Knesset bill to stop Palestinian terrorist payments moves forward

Netanyahu's attempt to give the government the right to water down the bill fails.

By
June 27, 2018 12:15
2 minute read.
MKs voting in favor of the Pay for Slay bill Wednesday at the Knesset Foreign Affairs and Defense Co

MKs voting in favor of the Pay for Slay bill Wednesday at the Knesset Foreign Affairs and Defense Committee June 27, 2018. (photo credit: COURTESY AVI DICHTER'S OFFICE)

The Knesset Foreign Affairs and Defense Committee voted Wednesday to advance a bill aimed at stopping the Palestinian Authority from giving terrorists and their families 1.2 billion shekels a year in monthly stipends, despite an attempt by Prime Minister Benjamin Netanyahu’s government to water down the legislation.

The bill is now expected to pass into law next Monday. It requires the government to deduct the amount the PA pays terrorists from the taxes and tariffs Israel collects for the authority.

A version of the bill had already passed in committee three weeks ago, but then coalition chairman David Amsalem requested revisions on Netanyahu’s behalf. Netanyahu wanted the security cabinet to be able to bypass the bill and pay the PA at its own discretion based on diplomatic and other considerations.

But after it became clear there was no majority in the committee for that change, the only revision requested was to freeze the money confiscated from the PA, rather than use it to create a fund for victims of terrorism to pursue court judgments against the PA in which they could obtain a creditor’s lien on the PA’s funds. That change, which passed by a nine-to-one vote, was requested to help the bill comply with international law.

“Passing the bill into law on Monday will send a message that Israel will no longer be a pipeline for transferring money to terrorists,” said committee chairman Avi Dichter (Likud), who cosponsored the bill with MK Elazar Stern (Yesh Atid).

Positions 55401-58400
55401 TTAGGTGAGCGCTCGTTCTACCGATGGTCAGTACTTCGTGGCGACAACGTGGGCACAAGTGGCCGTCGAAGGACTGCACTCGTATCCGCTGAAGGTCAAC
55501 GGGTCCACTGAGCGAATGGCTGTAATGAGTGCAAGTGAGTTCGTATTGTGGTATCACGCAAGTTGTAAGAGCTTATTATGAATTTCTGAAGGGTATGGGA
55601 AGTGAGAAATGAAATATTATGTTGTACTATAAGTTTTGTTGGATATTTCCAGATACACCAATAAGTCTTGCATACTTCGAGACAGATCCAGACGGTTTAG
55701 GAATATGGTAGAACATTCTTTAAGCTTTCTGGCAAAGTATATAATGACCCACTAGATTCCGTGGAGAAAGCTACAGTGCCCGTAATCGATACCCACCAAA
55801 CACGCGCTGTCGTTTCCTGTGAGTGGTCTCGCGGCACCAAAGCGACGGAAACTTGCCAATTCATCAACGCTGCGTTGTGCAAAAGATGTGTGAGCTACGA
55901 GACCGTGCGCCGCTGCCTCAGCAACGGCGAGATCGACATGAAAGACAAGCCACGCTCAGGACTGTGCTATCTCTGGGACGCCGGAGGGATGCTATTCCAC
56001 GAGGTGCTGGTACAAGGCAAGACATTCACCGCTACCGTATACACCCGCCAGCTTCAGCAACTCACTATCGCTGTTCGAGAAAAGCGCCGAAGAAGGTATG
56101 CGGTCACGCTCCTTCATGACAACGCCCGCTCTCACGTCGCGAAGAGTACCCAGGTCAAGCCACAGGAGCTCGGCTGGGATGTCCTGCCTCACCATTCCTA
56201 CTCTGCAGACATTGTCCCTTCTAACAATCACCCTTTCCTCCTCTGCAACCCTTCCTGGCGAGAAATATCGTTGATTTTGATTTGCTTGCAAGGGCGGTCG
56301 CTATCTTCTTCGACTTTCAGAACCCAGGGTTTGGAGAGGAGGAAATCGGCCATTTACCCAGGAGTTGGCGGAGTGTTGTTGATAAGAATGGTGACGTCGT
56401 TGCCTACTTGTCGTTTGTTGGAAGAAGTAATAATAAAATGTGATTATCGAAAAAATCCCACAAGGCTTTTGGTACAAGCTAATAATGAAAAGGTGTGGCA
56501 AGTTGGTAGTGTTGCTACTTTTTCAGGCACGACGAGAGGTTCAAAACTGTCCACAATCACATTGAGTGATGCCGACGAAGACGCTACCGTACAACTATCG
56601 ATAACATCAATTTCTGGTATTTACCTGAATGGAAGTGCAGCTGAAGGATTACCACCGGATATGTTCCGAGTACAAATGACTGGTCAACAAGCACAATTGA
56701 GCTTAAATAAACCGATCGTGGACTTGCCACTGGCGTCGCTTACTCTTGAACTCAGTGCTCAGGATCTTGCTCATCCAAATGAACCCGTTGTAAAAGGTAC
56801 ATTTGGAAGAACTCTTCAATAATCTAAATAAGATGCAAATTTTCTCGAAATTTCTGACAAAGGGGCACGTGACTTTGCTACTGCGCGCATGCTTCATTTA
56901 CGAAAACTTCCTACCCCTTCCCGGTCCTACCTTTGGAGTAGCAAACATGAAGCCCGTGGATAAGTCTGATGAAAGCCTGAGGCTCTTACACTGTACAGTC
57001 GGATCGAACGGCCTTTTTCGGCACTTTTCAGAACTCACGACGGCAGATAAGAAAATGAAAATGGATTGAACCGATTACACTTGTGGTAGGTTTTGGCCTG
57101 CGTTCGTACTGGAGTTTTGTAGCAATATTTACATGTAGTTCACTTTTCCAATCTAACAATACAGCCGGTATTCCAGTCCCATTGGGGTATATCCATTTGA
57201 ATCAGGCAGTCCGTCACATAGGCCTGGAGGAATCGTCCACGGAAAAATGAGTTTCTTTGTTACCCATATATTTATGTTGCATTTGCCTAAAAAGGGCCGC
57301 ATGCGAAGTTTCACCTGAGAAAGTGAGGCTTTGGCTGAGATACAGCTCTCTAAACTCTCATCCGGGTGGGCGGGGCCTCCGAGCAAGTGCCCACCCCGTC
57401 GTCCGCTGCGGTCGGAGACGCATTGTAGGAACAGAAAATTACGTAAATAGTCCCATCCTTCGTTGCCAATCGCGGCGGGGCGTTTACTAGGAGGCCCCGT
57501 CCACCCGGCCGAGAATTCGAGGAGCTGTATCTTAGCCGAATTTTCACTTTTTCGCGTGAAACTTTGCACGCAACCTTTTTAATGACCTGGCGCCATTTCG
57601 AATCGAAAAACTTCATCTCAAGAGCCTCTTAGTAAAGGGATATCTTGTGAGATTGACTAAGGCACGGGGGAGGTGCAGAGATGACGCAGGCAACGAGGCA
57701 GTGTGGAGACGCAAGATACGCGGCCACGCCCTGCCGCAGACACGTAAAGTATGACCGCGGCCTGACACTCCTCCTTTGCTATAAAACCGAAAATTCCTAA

While Yisrael Beytenu MK Robert Ilatov, who voted against the revision, said the change rendered the bill irrelevant and invited international pressure, Stern said keeping the money could be an incentive in the future for the PA to behave.

“Maintaining our principles and our stubbornness paid off,” Stern said. “What matters is that more families will not join those already mourning and that the PA will understand that supporting terror does not pay.”

Dichter, who was in Washington last week, told the committee that Congress voted to freeze money it gives to the PA, implementing the Taylor Force bill passed in Congress that was named after an American student and US army veteran who was murdered by a terrorist in Tel Aviv. Dichter said he had an emotional meeting in Washington with Stuart Force, Taylor’s father, whom he invited to come to Israel for the first time.

The bill was supposed to pass into law this week, but it was postponed at Amsalem’s request on Netanyahu’s behalf. Representatives of Palestinian Media Watch told the committee that during the week in which the legislation was postponed, the amount the PA gave terrorists and their families was more than 23 million shekels.

Amsalem said the current version of the bill was "important and just."


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